Another Cajun option on the list, Hyde Street has been around since 1985 and they’re still in the business of serving some of the city’s freshest seafood. The menu is filled with both cooked and raw seafood, seafood salad, shrimp cocktail, and parchment-baked local snapper. The chowder is simple and satisfying. It’s creamy and topped with black pepper and a sprig of parsley. Sometimes basic is better.
10. Boudin Bakery
With 26 locations throughout the Bay Area, chances are there is a Boudin nearby or that you already have it in your delivery rotation. Known for being that family-friendly, something-for-everyone-at-every-time-of-day restaurant, it’s no surprise that they do a great classic SF-style clam chowder in a sourdough bowl. It’s still that thick, creamy New England version, but the crispy-on-the-outside, soft-on-the-inside bowl gives it that West Coast flair. If you’re not into the whole bread thing, don’t worry; you can grab it in a cup.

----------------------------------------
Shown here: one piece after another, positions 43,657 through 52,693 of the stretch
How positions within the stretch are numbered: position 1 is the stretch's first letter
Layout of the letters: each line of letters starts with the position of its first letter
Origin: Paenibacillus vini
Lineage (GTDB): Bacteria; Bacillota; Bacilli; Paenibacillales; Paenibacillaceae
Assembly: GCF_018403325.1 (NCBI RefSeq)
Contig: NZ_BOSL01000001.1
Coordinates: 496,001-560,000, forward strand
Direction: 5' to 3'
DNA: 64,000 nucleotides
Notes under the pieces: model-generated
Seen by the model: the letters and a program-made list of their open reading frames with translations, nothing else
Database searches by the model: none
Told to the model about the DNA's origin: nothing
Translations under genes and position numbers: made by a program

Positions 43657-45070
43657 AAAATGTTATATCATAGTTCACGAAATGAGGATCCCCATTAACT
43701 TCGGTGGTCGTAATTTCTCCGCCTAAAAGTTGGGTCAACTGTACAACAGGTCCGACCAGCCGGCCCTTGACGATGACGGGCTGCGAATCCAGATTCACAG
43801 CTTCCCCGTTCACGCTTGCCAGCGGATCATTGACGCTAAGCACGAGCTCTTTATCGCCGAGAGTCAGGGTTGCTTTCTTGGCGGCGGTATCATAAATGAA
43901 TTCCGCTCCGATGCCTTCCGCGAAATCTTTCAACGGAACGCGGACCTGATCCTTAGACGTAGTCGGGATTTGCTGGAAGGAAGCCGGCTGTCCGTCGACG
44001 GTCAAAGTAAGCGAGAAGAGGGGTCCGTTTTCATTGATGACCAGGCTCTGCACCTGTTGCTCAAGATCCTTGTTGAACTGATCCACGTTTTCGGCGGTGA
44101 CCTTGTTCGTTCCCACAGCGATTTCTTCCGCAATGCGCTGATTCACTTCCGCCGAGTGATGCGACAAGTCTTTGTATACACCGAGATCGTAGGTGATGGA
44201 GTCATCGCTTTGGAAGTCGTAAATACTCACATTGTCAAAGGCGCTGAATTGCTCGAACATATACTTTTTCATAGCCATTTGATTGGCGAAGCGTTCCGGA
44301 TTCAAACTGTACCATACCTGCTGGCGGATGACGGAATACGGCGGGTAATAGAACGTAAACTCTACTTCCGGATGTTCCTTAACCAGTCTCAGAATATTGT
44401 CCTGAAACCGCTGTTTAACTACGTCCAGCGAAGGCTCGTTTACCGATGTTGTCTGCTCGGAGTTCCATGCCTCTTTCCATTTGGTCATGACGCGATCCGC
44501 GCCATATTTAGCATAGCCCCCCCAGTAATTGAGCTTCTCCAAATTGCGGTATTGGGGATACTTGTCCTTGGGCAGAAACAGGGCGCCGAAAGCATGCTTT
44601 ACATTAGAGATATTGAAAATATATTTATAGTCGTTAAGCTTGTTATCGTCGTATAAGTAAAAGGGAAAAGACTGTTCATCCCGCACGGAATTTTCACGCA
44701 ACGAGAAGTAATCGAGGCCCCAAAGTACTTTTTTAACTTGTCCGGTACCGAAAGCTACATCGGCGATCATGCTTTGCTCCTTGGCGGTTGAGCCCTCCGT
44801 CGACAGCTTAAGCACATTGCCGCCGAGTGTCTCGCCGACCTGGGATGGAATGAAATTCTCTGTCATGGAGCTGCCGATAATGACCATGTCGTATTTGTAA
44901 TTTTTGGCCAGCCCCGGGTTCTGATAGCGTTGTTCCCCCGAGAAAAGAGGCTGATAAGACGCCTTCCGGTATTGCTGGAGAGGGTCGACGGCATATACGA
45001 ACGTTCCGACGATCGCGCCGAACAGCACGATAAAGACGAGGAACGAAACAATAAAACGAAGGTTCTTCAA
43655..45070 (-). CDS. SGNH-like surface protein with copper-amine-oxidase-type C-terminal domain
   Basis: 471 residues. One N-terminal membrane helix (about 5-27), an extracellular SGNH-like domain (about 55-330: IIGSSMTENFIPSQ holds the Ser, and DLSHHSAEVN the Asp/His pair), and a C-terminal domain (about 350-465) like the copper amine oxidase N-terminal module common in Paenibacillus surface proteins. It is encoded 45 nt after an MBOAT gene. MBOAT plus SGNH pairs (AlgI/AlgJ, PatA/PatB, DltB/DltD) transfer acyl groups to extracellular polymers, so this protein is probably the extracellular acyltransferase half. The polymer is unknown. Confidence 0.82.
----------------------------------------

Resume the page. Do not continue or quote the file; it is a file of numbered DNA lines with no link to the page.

Well, there’s chowder right in the name, so if there’s one thing you should order, chowder must be it. You’ll find many types of seafood on the menu, all of which are sustainably sourced. It’s a priority for the Scott’s team. You can find their chowder three ways: Boston, Manhattan, and — we can’t believe we’re typing this, but — a vegan option made with corn, sweet potatoes, celery, herbs, and coconut milk. Grab them by the cup, bowl, in a bread bowl, or, if you’re feeding the family, by the quart.
12. Lou’s Lounge
Lou’s is a true soup-and-sandwich joint. With five tiny Lou’s locations in SF, their food was meant to be delivered. Grab their New England-style chowder by the cup or bowl to go alongside one of their iconic sandwiches. Never have you seen so much meat crammed between bread. Our pick is the Roma’s Club, with turkey, bacon, avocado, Swiss cheese, and pesto aioli served on a Dutch crunch bun.
13. Seniore’s Pizza
Yes, there is pizza in the name, but at Seniore’s, they do much more than just ’za. They have locations throughout the Bay Area, and we’ll be happy to bring you anything on their extensive menu, but their chowder is a strong choice. It’s a creamy, classic New England, straightforward and to the point. We’d recommend an order of cheesy garlic bread to go alongside.